These are just two stories of air evacuation of sick patients from Ladakh for treatment that is not available here. Such cases require a lot of effort by the patient’s family along with intervention by the administration and help from the airline/air force. It is difficult to arrange such an evacuation at a short notice. There have been hundreds of such evacuations from Ladakh in addition to commercial air ambulances that cost in excess of INR 7 lakhs (INR 700,000).

We must constantly work to improve our healthcare system. COVID-19 has shown that a fine line separates life and death. This reality was driven home for me when I watched four of our doctors admitted to the COVID-19 ward during the second wave in 2021. Similarly, a fine line separates a patient and a healer too. A senior physician once told me, “It is for us, nono!” after I congratulated him when we acquired an ECHO machine and added that it would benefit patients. This is when he explained that it was not just for patients and that healers can become patients anytime. I saw a lot of wisdom in his words.

There are two district hospitals in Ladakh: Sonam Norboo Memorial Hospital (SNM), Leh and District Hospital (DH), Kargil. Both of them have recently undergone a major change in their status. They were two of 24 district hospitals in the erstwhile J&K state and are now the main hospitals of UT Ladakh. Since we do not have many facilities in these hospitals, referral is an important approach to treat many cases. This is also important when we provide care to high profile delegates who visit Ladakh.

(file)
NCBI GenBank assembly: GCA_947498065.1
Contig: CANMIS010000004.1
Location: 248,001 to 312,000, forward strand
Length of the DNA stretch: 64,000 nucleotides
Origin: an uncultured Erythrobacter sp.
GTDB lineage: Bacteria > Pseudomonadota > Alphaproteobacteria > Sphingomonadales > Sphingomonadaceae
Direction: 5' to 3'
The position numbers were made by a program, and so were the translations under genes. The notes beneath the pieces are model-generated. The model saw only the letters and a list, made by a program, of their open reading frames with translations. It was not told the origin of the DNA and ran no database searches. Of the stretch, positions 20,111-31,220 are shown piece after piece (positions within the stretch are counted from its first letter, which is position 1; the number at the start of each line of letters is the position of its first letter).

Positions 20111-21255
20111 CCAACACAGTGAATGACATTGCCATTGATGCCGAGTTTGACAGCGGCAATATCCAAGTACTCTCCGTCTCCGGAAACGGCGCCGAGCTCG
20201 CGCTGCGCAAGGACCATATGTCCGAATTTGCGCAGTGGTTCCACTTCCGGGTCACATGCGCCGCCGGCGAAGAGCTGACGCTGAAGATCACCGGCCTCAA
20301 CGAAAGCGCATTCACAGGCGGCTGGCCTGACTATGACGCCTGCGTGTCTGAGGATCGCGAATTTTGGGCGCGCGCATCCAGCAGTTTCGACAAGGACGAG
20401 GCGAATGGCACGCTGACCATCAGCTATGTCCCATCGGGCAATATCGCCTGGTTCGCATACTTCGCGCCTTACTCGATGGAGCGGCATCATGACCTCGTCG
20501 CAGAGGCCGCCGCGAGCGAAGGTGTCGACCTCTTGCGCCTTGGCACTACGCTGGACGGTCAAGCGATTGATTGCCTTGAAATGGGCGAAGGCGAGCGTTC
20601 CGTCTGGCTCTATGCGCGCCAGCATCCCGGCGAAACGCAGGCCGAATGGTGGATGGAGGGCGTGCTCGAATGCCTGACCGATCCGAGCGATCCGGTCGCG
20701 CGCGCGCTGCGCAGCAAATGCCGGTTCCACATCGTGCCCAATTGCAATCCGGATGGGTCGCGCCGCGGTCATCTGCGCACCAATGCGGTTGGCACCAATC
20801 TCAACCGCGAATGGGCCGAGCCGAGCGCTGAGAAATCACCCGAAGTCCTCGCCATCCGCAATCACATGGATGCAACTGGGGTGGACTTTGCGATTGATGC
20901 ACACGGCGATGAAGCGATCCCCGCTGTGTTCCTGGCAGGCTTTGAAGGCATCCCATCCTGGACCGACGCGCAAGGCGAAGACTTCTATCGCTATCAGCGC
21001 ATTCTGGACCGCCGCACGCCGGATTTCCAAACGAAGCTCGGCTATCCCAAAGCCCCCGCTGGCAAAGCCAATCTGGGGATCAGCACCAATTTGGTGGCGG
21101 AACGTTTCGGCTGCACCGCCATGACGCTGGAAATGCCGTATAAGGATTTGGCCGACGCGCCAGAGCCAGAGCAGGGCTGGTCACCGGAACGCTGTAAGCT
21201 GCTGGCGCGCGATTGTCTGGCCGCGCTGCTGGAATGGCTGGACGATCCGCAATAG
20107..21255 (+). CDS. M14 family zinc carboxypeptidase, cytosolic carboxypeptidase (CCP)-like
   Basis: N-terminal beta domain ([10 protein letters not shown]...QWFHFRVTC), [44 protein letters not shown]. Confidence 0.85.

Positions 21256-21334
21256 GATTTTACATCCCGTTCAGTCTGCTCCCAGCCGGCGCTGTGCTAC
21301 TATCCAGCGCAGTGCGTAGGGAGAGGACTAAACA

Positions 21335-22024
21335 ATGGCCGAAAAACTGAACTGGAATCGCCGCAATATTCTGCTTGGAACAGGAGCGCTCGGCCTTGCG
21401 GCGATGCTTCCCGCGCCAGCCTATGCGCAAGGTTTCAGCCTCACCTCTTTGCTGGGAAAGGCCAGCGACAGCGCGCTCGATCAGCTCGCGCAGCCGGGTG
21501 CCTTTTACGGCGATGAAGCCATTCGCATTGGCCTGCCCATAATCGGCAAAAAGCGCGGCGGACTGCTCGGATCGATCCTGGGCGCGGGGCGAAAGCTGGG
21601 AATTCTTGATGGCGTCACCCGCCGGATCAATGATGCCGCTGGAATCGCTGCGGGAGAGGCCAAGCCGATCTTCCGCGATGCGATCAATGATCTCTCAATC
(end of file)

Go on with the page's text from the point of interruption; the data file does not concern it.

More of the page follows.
There are plans to have a doctor and medical facilities in every corner of Ladakh irrespective of the population size. This is in contrast with Sri Lanka, which has a centralised system. Though Sri Lanka is a developing country, it has a good healthcare system. They have very few tertiary care centres and referral units function as stabilisation units. These units do not have doctors and are staffed by trained paramedics. These units are connected by an efficient transportation system, which includes helicopters and air ambulances to transport patients to well-equipped tertiary care centres.